The music is very unsettling and has many memorable tracks. I had to stop at one point because the anxiety of what was going to happen had me too freaked out. Playing this in the dark is a must for me and greatly added to the atmosphere and unsettling story. The creep of the floorboards and thumping of footsteps helps amplify the tone. The music alone really sells the atmosphere. Each and every exasperated noise from a character added to the despair and terror they were experiencing. All of the victim scenes and the protagonist’s hesitation upon discovering them blew me away. Every single titular disgusting moment of horror was no doubt memorable. The voice acting was phenomenal and the entire Japanese VA cast brought their best efforts this time around.
The gameplay for Corpse Party: Book of Shadows consists of interacting with dialogue options during talks with characters and environments in your quest to solve this mystery. Certain hallways and rooms will allow you to search for items and interact with objects, giving more life and despair to the room you are in, or the characters specific to that sequence. I had no issues with the controls and everything was quick and responsive, which is completely necessary in a game that takes full advantage of your time and is so immersive. This is a game that requires complete attention and demands that you stay sucked in to the experience at all times. I mapped the controls to an Xbox 360 controller and everything was smooth and responsive. The text menu does its job well and the design of the backgrounds and font add to the overall creepy presentation. You are able to fast forward through dialogue if you so choose and the game does save automatically after major decisions are made via dialogue options.
I found myself thinking about this game often outside of when I was playing it, which caused me to anticipate it both positively and negatively. I found myself excited and anticipatory towards the scares and the impact of them was amplified by how unexpected everything ended up being. I also found myself dreading this game at times, not wanting to experience dread and sadness can be a very motivating factor in avoiding a game.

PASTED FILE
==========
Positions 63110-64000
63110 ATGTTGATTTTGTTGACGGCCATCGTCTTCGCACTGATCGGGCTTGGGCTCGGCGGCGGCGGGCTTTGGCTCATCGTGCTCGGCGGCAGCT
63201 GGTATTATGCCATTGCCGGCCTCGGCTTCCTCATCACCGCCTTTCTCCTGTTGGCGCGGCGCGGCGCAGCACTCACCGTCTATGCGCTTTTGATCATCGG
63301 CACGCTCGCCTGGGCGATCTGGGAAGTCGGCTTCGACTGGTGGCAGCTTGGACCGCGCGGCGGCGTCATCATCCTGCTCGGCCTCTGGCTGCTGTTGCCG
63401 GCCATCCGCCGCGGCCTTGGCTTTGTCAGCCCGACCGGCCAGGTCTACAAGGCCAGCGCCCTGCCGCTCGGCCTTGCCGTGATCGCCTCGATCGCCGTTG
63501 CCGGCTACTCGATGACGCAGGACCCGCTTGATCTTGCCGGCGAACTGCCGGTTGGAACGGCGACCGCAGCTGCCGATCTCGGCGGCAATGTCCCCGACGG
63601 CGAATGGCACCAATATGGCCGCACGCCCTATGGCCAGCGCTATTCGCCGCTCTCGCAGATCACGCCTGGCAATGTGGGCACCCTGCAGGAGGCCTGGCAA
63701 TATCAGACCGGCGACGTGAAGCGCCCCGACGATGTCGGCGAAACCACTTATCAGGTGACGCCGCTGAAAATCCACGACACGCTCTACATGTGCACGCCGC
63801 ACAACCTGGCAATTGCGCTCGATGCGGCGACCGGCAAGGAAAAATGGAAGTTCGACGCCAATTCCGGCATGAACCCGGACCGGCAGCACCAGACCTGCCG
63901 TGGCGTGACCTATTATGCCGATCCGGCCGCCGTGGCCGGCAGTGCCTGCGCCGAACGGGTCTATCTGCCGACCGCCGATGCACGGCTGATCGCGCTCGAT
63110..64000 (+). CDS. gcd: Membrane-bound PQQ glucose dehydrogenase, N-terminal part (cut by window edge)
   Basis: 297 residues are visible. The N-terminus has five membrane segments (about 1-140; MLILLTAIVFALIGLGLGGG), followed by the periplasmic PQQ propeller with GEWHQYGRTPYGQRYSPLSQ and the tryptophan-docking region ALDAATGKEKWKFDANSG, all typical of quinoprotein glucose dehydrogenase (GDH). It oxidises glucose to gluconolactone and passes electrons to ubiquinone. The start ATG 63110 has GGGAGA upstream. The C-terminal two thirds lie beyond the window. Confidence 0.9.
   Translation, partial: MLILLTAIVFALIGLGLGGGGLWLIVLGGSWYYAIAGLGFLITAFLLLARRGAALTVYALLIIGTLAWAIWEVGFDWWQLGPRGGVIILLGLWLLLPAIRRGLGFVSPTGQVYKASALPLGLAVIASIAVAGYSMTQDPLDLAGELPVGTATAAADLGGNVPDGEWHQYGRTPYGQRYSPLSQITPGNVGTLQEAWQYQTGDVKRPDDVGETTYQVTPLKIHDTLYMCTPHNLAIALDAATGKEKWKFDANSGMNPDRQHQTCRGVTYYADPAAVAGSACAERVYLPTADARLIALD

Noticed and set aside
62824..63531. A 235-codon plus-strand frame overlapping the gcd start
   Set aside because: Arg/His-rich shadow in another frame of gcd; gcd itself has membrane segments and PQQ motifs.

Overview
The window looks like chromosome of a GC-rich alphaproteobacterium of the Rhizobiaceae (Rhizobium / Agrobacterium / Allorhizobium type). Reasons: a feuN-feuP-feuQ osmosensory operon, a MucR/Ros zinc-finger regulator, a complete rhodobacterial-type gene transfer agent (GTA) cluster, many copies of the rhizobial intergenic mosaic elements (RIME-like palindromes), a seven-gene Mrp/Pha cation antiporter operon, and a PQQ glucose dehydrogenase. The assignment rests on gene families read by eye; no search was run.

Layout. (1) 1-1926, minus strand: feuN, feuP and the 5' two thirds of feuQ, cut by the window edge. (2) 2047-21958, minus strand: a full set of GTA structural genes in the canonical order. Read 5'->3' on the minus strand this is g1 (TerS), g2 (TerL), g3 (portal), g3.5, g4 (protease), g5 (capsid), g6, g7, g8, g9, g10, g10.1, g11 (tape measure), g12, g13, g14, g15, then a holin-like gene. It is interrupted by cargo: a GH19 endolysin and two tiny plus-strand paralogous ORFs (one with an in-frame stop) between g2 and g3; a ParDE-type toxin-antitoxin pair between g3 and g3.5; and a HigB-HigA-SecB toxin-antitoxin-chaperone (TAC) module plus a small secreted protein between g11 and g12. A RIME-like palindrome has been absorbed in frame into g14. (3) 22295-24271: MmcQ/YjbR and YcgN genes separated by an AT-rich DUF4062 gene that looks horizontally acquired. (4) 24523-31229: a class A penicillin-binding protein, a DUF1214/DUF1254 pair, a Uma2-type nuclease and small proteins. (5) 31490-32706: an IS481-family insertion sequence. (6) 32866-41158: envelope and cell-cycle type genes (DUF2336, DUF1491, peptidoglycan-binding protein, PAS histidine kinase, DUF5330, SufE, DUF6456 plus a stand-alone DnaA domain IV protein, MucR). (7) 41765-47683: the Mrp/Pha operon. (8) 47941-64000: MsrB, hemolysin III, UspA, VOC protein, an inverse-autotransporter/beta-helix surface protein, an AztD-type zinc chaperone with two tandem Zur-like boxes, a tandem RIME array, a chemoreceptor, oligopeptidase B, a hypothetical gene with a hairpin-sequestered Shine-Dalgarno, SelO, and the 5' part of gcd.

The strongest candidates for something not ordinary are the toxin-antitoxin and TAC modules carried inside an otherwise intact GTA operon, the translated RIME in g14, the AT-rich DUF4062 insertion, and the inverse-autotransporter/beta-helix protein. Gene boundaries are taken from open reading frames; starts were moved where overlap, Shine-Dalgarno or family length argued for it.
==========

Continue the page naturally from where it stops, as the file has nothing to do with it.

I began this game thinking that I would be lost without having played the previous game. By the end though, the story did wrap up in a mostly self-contained way. I still had questions that I bet the previous game would answer. I was compelled enough to finish at least one ending with all chapters done at about ten hours. The writing was well done and the translation, as far as I can tell, was liberating enough to be understood with just a basic knowledge of Japanese culture, and yet familiar enough in English to get the gist of what I didn’t know easily.
Corpse Party was definitely an experience for me. It was my first foray into horror visual novels and it certainly won’t be my last thanks to the tight and consistent quality behind the art, design, dialogue, story, setting, music, and controls. Corpse Party is a fantastic game and deserves to be played by more of those who enjoy visual novels and adventure games. For those who can’t stomach the darker things in life, I would suggest you steer clear of this franchise as a whole because what is here is definitely dark and definitely unsettling. For my money, Corpse Party: Book of Shadows gets a very well-deserved and solid 5 out of 5. I was scared the entire time, absolutely exceeded my expectations. It’s available on Steam currently for $14.99.
Review Copy Provided by Publisher
Corpse PartyCorpse Party Book of Shadowshorror adventure gameshorror visual novelvisual novel